Review – Torchwood #1 (Titan Comics)

Click to enlarge.

Click to enlarge.

Publisher: Titan Comics
Writers: John Barrowman and Carole Barrowman
Artists: Antonio Fuso and Pasquale Qualano
Release Date: 3rd August, 2016

The latest series of the Torchwood comic saga commences after the events of ‘Exodus Code’. Jack is exploring the universe with the crew of the Ice Maiden, while Gwen plays the domesticated Acting Head of Torchwood Cardiff back on Earth. However, a series of events involving a multi-eyed alien and an utterly moronic girl (with all the technology-obsessed characteristics symptomatic of her generation) draw them back to our planet and into Gwen’s path.

This book is a classic set-up piece. Within these pages, we’re introduced (and re-introduced) to a host of characters (complete with snappy bios). The book bounces from space to Cardiff to the Highlands as the foundations are laid for the major plotlines. There’s even clever dialogue aplenty (“Ninjas on flying jetskis; must be Tuesday”). What there isn’t, however, is cohesion. There’s so much going on, but seemingly nothing to gel all these random events together. At the end of the issue, the reader is unfortunately left with a mishmash of a story with little to hook them into continuing on to the next chapter of the story.

While I have no doubt that all will become clear further down the line, I feel the reader’s enjoyment of the first issue has been sacrificed in order to get the exposition out of the way. This is an opener that has been bogged down through trying to achieve too much. It’s a shame, given how much potential Torchwood has as a concept; a darker, grittier exploration of the ‘Who’ universe? I mean… what’s not to love?!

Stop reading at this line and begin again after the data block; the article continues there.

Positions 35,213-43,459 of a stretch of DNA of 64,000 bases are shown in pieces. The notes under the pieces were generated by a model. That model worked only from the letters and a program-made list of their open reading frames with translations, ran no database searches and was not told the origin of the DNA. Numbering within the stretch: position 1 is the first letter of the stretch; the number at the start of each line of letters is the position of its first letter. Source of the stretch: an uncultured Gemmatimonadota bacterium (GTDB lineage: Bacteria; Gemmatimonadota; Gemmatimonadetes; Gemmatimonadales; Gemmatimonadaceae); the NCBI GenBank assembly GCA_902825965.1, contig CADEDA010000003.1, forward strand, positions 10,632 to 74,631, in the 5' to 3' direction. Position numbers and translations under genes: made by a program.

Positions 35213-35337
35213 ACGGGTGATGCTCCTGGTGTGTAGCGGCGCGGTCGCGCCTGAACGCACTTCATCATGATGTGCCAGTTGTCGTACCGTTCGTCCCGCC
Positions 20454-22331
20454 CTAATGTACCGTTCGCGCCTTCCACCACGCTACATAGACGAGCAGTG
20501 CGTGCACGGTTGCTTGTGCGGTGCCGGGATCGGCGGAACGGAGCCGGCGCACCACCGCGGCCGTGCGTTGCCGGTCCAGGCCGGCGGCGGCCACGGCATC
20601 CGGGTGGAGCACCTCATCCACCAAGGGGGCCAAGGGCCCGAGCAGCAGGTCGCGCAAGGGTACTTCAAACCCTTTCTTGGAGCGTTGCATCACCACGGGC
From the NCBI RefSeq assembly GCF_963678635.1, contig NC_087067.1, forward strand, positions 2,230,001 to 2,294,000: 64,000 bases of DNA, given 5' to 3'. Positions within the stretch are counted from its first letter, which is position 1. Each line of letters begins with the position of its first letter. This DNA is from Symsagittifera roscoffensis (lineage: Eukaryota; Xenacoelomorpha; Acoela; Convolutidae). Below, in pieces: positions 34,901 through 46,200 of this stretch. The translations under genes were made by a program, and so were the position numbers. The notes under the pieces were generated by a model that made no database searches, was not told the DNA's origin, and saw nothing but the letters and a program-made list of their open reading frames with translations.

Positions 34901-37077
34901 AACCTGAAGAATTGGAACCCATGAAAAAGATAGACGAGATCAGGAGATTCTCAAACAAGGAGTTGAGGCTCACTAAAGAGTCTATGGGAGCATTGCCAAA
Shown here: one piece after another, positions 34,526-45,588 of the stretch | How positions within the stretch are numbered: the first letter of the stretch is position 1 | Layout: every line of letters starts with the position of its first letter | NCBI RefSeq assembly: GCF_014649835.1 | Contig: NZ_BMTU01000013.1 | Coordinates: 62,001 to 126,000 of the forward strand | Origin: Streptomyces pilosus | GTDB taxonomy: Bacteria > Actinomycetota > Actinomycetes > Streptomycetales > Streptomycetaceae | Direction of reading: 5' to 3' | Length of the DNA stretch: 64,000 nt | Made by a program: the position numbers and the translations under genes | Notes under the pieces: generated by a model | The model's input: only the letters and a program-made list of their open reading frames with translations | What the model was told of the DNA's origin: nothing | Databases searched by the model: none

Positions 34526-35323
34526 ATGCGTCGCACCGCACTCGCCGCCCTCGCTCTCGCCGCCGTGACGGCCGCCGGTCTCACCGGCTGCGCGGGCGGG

The supporting artwork does, however, pop off the page thanks to Lusko’s colouring. It’s bright and fantastical, fitting in with the colour schemes largely chosen for the Whoniverse. The panel layouts keep the book fresh and interesting, however unfortunately it’s the artwork itself that lets the book down. While it’s crisp and largely well-rendered, I find the lines almost too sharp, making the artwork appear largely static, as opposed to fluid, as a result.

All in all, this book feels like a series of missed opportunities. It has a strong cast, a series of interesting plot points and vivid artwork. It’s just a shame that all these aspects don’t come together in the end to form a compelling story. That said, it’s important at this point to remember that this is just the first issue; with the set-up out of the way, it could be interesting to see what the Barrowmans are planning for the motley crew aboard the Ice Maiden. If you’re a Torchwood fan, I wouldn’t necessarily write-off the series just yet. Sadly however if you’re not a fan, this book is unlikely to change that.

Rating: 2/5.

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The writer of this piece was: Claire Stevenson
Claire Tweets from @cookie___raider.

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